3. Camille Pissarro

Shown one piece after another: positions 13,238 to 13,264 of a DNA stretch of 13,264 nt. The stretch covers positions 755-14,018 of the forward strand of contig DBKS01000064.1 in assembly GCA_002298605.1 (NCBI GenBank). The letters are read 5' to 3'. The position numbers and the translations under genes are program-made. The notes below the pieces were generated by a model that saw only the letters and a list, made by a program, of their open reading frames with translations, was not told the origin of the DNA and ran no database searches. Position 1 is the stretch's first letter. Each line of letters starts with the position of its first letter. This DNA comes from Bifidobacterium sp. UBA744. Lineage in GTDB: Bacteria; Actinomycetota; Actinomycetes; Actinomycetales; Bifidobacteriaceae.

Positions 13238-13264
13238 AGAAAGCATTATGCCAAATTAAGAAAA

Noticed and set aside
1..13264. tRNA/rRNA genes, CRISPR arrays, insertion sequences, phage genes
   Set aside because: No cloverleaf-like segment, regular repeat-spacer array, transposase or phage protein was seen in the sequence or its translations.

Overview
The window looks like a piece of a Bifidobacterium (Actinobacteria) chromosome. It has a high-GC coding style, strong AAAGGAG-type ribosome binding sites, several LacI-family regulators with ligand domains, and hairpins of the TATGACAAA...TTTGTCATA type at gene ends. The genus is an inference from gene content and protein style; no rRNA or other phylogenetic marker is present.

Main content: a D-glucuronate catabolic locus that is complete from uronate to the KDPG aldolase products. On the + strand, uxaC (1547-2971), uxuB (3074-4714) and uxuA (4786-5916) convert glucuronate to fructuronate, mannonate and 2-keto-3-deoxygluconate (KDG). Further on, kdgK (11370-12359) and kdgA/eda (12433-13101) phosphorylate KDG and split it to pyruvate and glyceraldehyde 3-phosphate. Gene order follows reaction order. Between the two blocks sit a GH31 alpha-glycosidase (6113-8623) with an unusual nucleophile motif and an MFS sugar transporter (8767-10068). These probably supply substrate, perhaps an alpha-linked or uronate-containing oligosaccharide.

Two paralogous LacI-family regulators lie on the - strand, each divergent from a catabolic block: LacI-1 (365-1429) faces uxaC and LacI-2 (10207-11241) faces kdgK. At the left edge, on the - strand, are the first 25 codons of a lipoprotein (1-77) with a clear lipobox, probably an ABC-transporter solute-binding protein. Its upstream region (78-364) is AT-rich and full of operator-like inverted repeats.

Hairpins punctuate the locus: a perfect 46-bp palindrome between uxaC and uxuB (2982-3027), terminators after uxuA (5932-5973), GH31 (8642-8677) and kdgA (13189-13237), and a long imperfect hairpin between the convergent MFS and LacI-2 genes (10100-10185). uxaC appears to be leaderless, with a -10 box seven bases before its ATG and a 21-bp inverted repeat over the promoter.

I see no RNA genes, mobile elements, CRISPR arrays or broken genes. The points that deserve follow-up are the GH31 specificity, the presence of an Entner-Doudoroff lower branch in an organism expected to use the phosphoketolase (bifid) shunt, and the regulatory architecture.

The artist (born 10 July 1830 in St. Thomas – died 13 November 1903, Paris), to a Portuguese Jewish father and a Dominican mother is now considered to be one of the most important and influential French Impressionists. Camille Pissarro painted rural and urban French life, particularly landscapes in and around Pontoise, as well as scenes from Montmartre. His mature work displays an empathy for peasants and laborers, and sometimes evidences his radical political leanings. He was a mentor to Paul Cezanne, Edouard Manet ,Pierre-Auguste Renoir, and Paul Gauguin. Pissarro exhibited at all eight of the Impressionist exhibitions. Moreover, whereas Claude Monet was the most prolific and emblematic practitioner of the Impressionist style, Pissarro was nonetheless a primary developer of Impressionist technique.